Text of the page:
In a March 7 editorial, Charles Blow describes the March 3 GOP debate in Detroit and what took place as “the zenith of a carnival of absurdity.”

“The country is still a military superpower and an economic and innovation powerhouse, but so many of our institutions are proving to be either fundamentally flawed or deeply broken,” Blow writes.

Michael O’Hanlon, a specialist on defense and foreign policy issues at the Brookings Institution writes:

“The GOP presidential primary process has taken us to places we couldn’t have dreamed mere months ago. Donald Trump’s apparently ever-growing lead—and the foundering of more mainstream candidates like Ted Cruz, Marco Rubio, and John Kasich—carries serious implications for America’s role in the world,” In the piece which focused the purported dangers of a Trump foreign policy, “America’s role in the world,” O’Hanlon was in favor of a ticket pairing Marco Rubio, who has since dropped out of the not just the GOP primary race, but out of politics, with John Kasick, the governor of Ohio.

The editorial pages of the Washington Post wonder if Democracy is in retreat.

While pointing to some recent democratic bright spots, including a “peaceful transfer of power in Nigeria,” the writers believe the U.S. has played a role in the diminishment of democracy that we are seeing.

It is interesting to note that Nigeria is being considered a bright spot as far as democracy is concerned. Good for Nigeria!

“Autocrats and even some Western politicians openly traffic in fear, xenophobia and paranoia. The enemies of democracy are growing bolder by the day. The United States is partly responsible for letting this happen. It should step up to the autocrats of the world and confront their dangerous illiberalism.”

Along the way came surprises, such as the sudden demise of Supreme Court Justice Antonin Scalia. And then the battle for his replacement emerged, further intensifying what now seems like an eternal quest for the U.S. presidency.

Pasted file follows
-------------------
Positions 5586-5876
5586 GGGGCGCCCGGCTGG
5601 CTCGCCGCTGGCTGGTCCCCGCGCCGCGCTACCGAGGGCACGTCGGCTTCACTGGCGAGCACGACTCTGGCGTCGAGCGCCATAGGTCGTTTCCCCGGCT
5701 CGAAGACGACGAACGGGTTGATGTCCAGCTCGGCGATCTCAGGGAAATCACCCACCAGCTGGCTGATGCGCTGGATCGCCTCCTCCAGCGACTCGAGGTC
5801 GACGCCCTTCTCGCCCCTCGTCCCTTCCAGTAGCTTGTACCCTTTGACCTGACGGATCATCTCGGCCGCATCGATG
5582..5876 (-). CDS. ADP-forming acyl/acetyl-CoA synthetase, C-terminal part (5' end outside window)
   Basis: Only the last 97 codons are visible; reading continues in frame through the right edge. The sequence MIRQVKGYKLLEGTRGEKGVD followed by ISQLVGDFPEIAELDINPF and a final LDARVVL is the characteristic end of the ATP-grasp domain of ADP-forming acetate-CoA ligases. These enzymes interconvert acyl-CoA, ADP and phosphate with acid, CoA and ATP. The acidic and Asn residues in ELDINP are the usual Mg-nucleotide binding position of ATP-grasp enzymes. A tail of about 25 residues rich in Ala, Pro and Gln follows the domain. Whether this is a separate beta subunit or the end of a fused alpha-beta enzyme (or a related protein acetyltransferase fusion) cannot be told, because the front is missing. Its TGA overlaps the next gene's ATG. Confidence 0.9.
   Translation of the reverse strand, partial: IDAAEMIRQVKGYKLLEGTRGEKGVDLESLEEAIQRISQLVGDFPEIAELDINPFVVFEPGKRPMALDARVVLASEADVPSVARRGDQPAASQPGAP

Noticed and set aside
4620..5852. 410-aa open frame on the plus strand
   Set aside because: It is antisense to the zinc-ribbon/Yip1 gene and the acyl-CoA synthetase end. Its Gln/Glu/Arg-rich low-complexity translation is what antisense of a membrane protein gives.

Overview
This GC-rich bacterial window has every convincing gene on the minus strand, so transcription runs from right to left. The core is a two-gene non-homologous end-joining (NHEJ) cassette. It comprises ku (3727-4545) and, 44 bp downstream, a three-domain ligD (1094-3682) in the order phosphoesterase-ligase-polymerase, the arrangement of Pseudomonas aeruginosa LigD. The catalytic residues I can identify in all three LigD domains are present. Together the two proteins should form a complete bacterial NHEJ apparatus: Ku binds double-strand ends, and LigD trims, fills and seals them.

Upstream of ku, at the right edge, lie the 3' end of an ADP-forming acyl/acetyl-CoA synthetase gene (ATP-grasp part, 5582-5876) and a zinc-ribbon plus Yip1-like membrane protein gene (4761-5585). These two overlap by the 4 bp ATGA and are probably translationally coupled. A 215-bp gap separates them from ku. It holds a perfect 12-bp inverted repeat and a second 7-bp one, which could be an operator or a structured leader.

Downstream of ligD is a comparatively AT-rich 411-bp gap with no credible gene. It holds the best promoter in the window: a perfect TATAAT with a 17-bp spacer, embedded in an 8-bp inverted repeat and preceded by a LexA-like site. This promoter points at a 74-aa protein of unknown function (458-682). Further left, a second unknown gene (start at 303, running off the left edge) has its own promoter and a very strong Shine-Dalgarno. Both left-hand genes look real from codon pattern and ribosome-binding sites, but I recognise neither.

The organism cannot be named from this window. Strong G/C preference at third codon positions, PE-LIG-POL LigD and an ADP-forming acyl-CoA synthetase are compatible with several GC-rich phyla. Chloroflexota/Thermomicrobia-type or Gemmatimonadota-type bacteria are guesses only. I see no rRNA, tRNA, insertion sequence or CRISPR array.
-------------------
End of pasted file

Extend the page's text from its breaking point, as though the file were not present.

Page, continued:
Writing about the consequence of the death of Scalia, George Will, an analyst for Fox News as well as a columnist for the Washington Post, states that, “The United States today is one Supreme Court vote away from a radical truncation of the First Amendment’s protection of freedom of speech.”

The writer is worried that, with Scalia gone, the Democrats will make attempts to kill “freedom of speech” which he says, is enshrined in the U.S. constitution. Will’s interpretation of free speech, in this case, is the right and ability for people and corporations in America to contribute unlimited sums of money to political campaigns.

At the heart of this is the 2010 Citizens United V. Federal Elections Commission verdict handed down by the Supreme Court. That decision is under enormous threat, is the argument that Will seems to be making.

“A Democratic president in 2017 would nominate to replace Scalia someone pledged to construe the amendment as permitting Congress to regulate political campaign speech, which would put First Amendment jurisprudence on a slippery slope to regarding all speech as eligible for regulation by the administrative state.”

It is Citizens United, that 5-4 Supreme Court verdict which many say, opened the floodgates of  “Dark Money,” in the American political system.

Democratic candidate, Bernie Sanders has pitched his campaign on this subject to a resounding response from millions of his supporters. Sanders and his followers have raised plenty of objections to what they say is a vast amount of money which has been used to influence the election process. Hillary Clinton, the Democratic front-runner has faced a lot of questions about her ties to Wall Street.

Super PACS, special interest and the corrupting influence of money in American politics, is also the subject of “How Dark Money Boomeranged on the GOP,” written for Newsweek by Kurt Eichenwald.

Meanwhile Norm Ornstein, a resident scholar at the American Enterprise Institute, and Thomas Mann, a fellow at the Brookings Institution, present a stinging critique of the current U.S. democratic process:

“To a large swath of Americans and most of the rest of the world, American politics have careened out of control, lurching from a role model of sensible policy making and civil discourse to gridlock over even modest proposals with bipartisan buy-in, and to a presidential campaign with the kind of angry populist bluster, coarse language and sectarian division formerly associated with Peron-style banana republics.”

What is noted here is the use of the word “Banana Republic,” to describe these turn of events in America.

Banana Republics, often associated with brutal, corrupt, and failed regimes in South America and parts of Africa, are symbolized not just by a failing middle-class, rising poverty, police brutality and other ills, but also by torture, and corrupt alliances.